I think I may have promised to write after every show.... but I’m living in a tent, as is my computer, so three gigs have passed since my Courtenay rant. Luckily, we just came home from a really great gig in Tofino, so this blog post won’t be a gigantic downer, as it may have been had I completed it earlier.
We played The Dockside Pub in Tofino. Before we got there I was a little freaked out to be playing at a resort pub. Anyone else who grew up in a tourist town, and worked in the hospitality industry for a chunk of their life would probably understand why. There’s always something a little uncomfortable about it. A certain detachment between worker and patron. But pretty much as soon as we got to the Weigh West Marine Resort – my fears started disappearing. The place was comfy, the people who worked there were incredibly friendly, helpful and down-to-earth – every single one of them – and the patrons of the pub, mostly locals we found, were receptive and complimentary and generous. (And the audience was, ehem, a CD buying crowd.) You could tell that the folks who worked at the pub and throughout the rest of the hotel actually liked their jobs and their co-workers. They were supportive of each other, kind to one another and wore genuine smiles. It was such a relief.
On top of it, they had everything we’d agreed on for the show all set up for us, and all of the usually uncomfortable money-talk went smoothly. Dawson and the other bar tenders and servers treated us well – too well – and Pipot, the captain for the resort’s whale-watching vessel, took us on a great adventure where we saw humpback whales, grey whales, sea lions and other ocean life up close.
It was really a dream gig. We’ll be back, and I’ll be happy if we’re only treated half as well.
On a side note – I also learned that surfers are really nice people – at least the ones in Tofino. I’m a little scared of snowboarders, wake boarders and even skaters, I have to say, but it turns out the stuff I’m put off by doesn’t extend to the surfing crowd. Tofino is a really great, laid back kind of town. Next time we go we’ll rent boards and try the surfing thing out ourselves.
So – the bad news.
Nobody showed up for our Gabriola gig. Despite another pile of dough put into advertising – it didn’t happen for us. We were scheduled in at the Roxy, but when we got there Stephen B who owns and runs the place, sort of community-theatre style, broke the news to us that two tickets had sold. (To our friends who had put us up for the weekend.) We sat down with Stephen for an hour while we waited to see if there would be any walk ins and he told us how things had been going lately with music on Gabriola. It was becoming harder and harder to get people out for a show. Even fairly famous names weren’t getting any numbers in the audience.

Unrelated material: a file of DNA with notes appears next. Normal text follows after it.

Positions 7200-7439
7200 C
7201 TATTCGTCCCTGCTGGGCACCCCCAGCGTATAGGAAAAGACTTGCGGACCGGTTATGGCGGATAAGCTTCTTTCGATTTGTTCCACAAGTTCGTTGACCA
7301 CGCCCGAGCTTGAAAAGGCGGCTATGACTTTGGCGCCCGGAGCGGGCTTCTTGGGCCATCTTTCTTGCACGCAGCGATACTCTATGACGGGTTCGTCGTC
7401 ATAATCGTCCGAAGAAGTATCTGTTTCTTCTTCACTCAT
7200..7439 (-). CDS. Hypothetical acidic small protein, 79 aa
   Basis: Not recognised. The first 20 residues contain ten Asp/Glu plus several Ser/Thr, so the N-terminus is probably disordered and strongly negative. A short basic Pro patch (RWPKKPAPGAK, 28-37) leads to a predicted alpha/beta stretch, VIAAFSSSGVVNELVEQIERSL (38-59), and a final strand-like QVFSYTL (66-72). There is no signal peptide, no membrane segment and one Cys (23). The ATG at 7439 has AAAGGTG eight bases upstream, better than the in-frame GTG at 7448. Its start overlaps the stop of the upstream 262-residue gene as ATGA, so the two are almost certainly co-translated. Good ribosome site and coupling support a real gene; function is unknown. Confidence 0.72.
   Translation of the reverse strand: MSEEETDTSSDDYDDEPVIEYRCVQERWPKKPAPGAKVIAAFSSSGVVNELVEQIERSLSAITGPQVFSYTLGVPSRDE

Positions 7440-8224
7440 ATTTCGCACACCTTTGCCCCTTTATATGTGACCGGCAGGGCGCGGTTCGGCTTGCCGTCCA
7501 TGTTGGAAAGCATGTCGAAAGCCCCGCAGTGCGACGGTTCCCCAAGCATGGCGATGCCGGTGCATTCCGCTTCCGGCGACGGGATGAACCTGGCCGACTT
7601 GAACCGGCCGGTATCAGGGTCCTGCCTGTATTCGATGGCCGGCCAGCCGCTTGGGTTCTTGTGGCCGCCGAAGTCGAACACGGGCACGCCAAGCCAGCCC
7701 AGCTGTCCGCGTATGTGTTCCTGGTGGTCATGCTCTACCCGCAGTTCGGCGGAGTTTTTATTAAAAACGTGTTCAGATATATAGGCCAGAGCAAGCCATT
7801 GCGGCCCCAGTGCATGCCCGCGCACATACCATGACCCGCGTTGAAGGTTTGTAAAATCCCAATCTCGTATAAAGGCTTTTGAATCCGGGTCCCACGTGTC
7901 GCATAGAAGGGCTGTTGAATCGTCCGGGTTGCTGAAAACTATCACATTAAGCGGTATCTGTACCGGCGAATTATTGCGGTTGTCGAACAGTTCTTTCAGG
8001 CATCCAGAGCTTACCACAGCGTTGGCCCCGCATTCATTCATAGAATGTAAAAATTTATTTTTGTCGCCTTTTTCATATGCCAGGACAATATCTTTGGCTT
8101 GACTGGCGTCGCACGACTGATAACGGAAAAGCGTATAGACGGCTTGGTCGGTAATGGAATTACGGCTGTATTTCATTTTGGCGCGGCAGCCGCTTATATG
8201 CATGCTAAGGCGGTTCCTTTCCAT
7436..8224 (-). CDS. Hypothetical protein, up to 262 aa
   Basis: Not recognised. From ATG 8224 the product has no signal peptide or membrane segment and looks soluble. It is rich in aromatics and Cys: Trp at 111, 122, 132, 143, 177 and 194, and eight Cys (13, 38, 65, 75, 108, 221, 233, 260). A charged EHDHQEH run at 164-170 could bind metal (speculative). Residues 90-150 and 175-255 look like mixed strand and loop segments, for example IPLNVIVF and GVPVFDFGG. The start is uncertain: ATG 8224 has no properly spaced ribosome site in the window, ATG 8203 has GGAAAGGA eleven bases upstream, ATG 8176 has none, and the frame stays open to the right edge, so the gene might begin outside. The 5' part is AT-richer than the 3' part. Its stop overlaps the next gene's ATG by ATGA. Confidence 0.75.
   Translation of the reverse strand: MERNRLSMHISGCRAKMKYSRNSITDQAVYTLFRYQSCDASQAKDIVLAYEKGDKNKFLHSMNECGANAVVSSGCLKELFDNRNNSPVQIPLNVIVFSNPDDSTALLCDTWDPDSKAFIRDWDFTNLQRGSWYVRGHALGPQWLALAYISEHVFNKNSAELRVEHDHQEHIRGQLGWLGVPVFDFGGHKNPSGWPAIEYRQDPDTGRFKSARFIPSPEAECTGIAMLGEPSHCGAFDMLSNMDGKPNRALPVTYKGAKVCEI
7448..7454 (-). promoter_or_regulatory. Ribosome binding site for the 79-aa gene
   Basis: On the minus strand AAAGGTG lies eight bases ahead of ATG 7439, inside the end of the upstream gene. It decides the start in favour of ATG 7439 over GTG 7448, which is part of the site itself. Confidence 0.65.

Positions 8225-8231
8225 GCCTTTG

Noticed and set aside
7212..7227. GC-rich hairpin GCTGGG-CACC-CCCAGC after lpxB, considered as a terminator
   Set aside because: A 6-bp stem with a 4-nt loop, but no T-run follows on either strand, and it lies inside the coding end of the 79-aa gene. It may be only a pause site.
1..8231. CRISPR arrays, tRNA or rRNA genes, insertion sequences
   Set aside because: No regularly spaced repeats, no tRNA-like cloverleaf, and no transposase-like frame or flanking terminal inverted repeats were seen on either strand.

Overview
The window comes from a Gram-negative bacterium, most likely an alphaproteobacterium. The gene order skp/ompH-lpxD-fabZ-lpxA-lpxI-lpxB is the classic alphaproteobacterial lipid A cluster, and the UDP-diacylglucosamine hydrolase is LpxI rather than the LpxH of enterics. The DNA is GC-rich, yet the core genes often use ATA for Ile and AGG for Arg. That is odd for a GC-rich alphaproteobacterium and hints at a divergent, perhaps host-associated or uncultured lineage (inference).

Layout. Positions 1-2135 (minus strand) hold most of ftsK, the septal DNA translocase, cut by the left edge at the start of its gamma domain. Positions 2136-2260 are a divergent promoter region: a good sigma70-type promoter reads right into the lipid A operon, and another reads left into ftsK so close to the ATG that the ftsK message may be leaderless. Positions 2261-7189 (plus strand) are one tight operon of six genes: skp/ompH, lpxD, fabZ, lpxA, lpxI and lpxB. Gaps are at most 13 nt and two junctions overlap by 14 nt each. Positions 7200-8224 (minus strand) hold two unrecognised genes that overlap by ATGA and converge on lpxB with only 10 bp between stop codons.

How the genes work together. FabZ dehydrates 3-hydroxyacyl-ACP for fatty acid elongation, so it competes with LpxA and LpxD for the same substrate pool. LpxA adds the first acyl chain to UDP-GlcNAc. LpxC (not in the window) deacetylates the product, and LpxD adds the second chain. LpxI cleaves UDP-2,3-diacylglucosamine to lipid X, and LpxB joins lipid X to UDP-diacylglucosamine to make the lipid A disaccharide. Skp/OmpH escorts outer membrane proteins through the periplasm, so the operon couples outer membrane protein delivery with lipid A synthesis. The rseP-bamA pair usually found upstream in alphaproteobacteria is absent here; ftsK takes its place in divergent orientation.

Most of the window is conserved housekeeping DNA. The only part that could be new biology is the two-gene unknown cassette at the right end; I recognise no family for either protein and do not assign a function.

I decided a few things after Gabriola. 1. We would not book any more ticketed shows, probably ever or until we became known, as in, played on the CBC. 2. We will only book gigs where we have friends in the town who will not only show up themselves, but help us get an audience together. 3. Festivals are where its at, and will definitely be a focus going forward. 4. We would way rather make no money and open for someone else than maybe make a few bucks but play for a nearly-empty room as a headliner. 5. Maybe we should just grow food and stop this silly music stuff.
Anyway, despite that, we did have a lovely time on Gabriola, roaming around as tourists. It had been a long time since Oli and I had found time to go for a walk and have a good conversation – so that part was nice. We had lovely hosts who fed us well and had a great home, and the trip was well worth it, despite the show not working out.
In Nannoose Bay we played a Sunday Afternoon show at a highway-side bar. Most of the patrons were bikers, it looked like. There were very few people there and the deal we’d originally made had not transferred through once the original booking person left, so there was some confusion. But the few people who sat down and listened were very very nice, as was the gal who worked the bar and took care of us. Near the end of our show, there was an old man sitting at the bar talking to her, occasionally giving us the thumbs up. The bar tender later told us how much he liked us, and that he hasn’t had a nice thing to say about any other band that had come in, in fact he usually complained – but he liked us, and that was something. She said she didn’t know what was up with the Sunday afternoon thing, and that we’d have to come back and play a Friday night. I would go back. I like highway-side biker bars.
A woman in the audience told me that people weren’t turning out for music like they used to. Ever since the recession.
Seems to be what everyone is thinking.
We’re back on the land now, in our tent, using our computers until they run out of batteries. It’s hard to live in a tent, work a day job and gig on weekends. It’s a tough adjustment going back to no electricity, plumbing, beds… or any kind of modern conveniences. In Tofino Oliver and I were looking at some of the ramshackle houses that the first-nations people were living in, and feeling like they’d really been ripped off. But here we are living in a tent. I think we forgot that at the time.
The best compliment I’ve ever gotten is overhearing someone say quietly to himself “wow” at the end of playing a song. It’s happened twice – both times from middle-aged men. I didn’t think middle-aged men would be my audience demographic, but they gave 90% of the compliments and bought the same percentage of CD’s at our Tofino show, and I have made a few of them cry. So… huh. I stand corrected.
Ok, that’s it for tonight. I’m going to try and fall asleep on this thin Thermarest now.
|Long Beach, Tofino|